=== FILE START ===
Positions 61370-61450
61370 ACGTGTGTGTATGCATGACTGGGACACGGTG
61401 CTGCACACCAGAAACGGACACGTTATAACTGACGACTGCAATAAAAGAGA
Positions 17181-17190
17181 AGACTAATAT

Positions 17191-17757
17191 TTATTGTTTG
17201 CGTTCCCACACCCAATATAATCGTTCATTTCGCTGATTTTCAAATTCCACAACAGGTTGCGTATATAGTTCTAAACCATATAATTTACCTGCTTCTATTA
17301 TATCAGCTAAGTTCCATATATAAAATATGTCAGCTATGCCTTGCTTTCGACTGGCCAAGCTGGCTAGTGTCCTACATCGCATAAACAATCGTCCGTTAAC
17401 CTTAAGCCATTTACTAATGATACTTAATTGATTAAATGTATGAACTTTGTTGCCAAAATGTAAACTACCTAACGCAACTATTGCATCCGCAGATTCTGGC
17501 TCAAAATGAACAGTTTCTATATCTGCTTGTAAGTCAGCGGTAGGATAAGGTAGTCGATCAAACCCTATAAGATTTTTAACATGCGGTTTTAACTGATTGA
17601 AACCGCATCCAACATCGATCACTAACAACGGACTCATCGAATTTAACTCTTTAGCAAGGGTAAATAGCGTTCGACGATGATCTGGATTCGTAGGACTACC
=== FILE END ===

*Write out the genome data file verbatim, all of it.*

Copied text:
Positions 61370-61450
61370 ACGTGTGTGTATGCATGACTGGGACACGGTG
61401 CTGCACACCAGAAACGGACACGTTATAACTGACGACTGCAATAAAAGAGA
Positions 17181-17190
17181 AGACTAATAT

Positions 17191-17757
17191 TTATTGTTTG
17201 CGTTCCCACACCCAATATAATCGTTCATTTCGCTGATTTTCAAATTCCACAACAGGTTGCGTATATAGTTCTAAACCATATAATTTACCTGCTTCTATTA
17301 TATCAGCTAAGTTCCATATATAAAATATGTCAGCTATGCCTTGCTTTCGACTGGCCAAGCTGGCTAGTGTCCTACATCGCATAAACAATCGTCCGTTAAC
17401 CTTAAGCCATTTACTAATGATACTTAATTGATTAAATGTATGAACTTTGTTGCCAAAATGTAAACTACCTAACGCAACTATTGCATCCGCAGATTCTGGC
17501 TCAAAATGAACAGTTTCTATATCTGCTTGTAAGTCAGCGGTAGGATAAGGTAGTCGATCAAACCCTATAAGATTTTTAACATGCGGTTTTAACTGATTGA
17601 AACCGCATCCAACATCGATCACTAACAACGGACTCATCGAATTTAACTCTTTAGCAAGGGTAAATAGCGTTCGACGATGATCTGGATTCGTAGGACTACC